We found a fantastic open-source project called Jitsu that works with ClickHouse and can alter the structure of tables dynamically. Thanks to it, we don't need to worry about changing an event table structure, Jitsu will detect those changes and alter the database accordingly before writing events. We deployed scalable Jitsu and ClickHouse services in the cluster.
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After that, we faced another challenge. We needed to migrate data from their SaaS product to our new system. Luckily the service had an export option. The results are returned as a zipped archive of NDJSON files.
We created a simple utility script that called request endpoint for each since our client had started using the service, and streamed the response directly into S3 upload endpoint. We ran a single instance of the script on AWS Lambda and 2 days later we had all the data copied and stored in our bucket.
Then we had to decompress archives. For that purpose, we created another Lambda that read files one by one, decompressed them and uploaded them back into the S3 bucket. After the script finished running, we had decompressed files that we could work on. Thankfully, the files were in NDJSON format, so it was easy to process them efficiently in a streaming manner. Each line contained a valid JSON string which was one event we needed to insert into a ClickHouse table.
To insert events into the database we had to request the endpoint exposed by our Jitsu service. Then it updated the table schema if needed and inserted the event into the proper table.
Because there were billions of historical events, we decided to keep them in an SQS queue, before sending them to Jitsu. Thanks to the queue we could also control how many events are sent to Jitsu in one request. A second DLQ, Dead Letter Queue, was created to keep failed requests. It allowed us to inspect failed events and retry their insertion gracefully.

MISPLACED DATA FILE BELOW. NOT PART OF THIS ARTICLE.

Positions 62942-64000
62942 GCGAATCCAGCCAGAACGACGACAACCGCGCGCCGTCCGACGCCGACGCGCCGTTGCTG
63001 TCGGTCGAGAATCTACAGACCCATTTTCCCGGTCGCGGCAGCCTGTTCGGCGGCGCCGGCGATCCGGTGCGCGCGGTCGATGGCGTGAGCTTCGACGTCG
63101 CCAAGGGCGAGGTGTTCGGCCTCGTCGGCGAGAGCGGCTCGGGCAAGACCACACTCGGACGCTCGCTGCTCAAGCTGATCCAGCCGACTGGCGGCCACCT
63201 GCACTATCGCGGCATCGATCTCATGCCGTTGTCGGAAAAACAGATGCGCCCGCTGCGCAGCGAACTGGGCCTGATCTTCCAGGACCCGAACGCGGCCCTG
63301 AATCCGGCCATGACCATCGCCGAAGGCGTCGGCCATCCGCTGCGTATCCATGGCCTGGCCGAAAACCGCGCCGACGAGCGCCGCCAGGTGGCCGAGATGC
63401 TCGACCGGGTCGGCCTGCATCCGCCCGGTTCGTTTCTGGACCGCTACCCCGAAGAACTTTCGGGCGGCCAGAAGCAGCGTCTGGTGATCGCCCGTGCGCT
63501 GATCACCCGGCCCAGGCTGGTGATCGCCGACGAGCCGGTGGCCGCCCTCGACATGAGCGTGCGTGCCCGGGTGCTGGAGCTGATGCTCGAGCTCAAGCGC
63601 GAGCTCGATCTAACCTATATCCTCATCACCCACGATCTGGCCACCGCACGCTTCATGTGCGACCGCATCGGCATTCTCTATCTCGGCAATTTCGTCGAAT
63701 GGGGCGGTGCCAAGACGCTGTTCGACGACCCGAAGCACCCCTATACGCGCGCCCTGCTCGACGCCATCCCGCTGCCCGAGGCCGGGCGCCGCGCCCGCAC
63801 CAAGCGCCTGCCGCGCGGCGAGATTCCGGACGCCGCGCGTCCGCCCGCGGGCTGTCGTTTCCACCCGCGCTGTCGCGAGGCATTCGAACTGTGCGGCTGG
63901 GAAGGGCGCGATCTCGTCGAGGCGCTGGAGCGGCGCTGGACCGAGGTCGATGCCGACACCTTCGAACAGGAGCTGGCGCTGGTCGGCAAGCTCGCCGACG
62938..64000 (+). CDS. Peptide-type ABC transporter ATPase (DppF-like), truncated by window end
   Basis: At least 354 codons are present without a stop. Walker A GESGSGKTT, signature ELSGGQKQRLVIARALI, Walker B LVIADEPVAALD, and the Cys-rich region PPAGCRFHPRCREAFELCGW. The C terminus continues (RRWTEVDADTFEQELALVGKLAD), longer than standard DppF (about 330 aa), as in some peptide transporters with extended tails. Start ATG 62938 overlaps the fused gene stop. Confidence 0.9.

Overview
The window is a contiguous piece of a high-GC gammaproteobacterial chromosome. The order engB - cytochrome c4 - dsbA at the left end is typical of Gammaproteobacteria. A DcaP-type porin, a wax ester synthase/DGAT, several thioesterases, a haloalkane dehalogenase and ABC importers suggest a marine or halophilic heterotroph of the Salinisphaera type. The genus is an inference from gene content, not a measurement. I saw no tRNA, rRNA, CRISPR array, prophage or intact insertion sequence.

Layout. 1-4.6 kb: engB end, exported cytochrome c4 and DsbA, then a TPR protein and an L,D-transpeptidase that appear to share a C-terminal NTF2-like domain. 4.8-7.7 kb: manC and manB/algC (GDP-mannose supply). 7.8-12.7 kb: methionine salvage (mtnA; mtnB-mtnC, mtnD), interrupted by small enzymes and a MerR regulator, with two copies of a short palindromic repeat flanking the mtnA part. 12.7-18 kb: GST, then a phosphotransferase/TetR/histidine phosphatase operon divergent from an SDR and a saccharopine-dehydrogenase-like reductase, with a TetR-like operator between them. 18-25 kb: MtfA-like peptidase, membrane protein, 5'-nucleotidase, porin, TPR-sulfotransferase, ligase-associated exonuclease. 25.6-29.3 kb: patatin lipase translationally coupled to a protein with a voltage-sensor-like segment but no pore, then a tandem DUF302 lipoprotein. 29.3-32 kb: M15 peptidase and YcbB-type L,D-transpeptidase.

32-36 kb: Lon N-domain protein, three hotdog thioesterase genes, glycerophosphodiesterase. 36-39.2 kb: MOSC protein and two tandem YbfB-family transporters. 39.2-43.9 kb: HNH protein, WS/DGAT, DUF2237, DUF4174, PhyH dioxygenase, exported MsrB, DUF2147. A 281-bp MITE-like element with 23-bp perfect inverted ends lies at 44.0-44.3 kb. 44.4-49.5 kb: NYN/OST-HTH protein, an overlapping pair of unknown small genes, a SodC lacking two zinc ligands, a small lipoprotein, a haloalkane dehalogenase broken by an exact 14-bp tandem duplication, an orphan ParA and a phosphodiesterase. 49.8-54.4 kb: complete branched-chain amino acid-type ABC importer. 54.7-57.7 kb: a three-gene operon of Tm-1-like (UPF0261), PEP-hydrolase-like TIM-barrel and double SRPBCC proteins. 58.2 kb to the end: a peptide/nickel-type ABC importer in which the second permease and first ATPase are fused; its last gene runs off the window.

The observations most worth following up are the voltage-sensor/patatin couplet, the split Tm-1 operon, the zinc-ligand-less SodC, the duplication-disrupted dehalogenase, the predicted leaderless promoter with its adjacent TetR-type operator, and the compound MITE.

After preparing that part of the infrastructure, we ran a script that went through decompressed files and enqueued each event onto the SQS queue. After a while, we could see new events saved in the ClickHouse database! This process lasted for about a week. It resulted in 2.34 terabytes written to the ClickHouse drive.
The last part was to save new events into ClickHouse so our client could fully abandon their costly SaaS service. Thanks to our approach with SQS queues, it was really simple. All we had to simply do was use Lambda to expose the HTTP endpoint which accepted the events in a JSON format and then put them on the SQS queue. After doing that, new events coming from the client system started to be saved in the database.
The new solution costs only 270 USD monthly. The price included SQS queues, AWS Lambda, Kubernetes cluster and 3 terabytes of EKS drive.
Since our successful deployment, our client has saved around 1730 USD monthly, while not losing a single feature. Moreover, he gained the option to run more complex SQL queries to create advanced reports.
In my opinion, a good technical solution should work to achieve the business goal. My goal is not to make "cool JS toys" - but to deliver real value to the client. In this case, it was a very specific and measurable financial goal.
I hope you'll find this article useful and that it will save you a lot of time and effort! Sometimes we spend hours, days or even weeks to find the right solution ... right?
Bonus Tip: When I feel that I've been swimming in code and been up to my neck in programming - I go to the pool! Swimming is perfect - especially after days spent in front of the screen. Nothing refreshes your body and mind like swimming.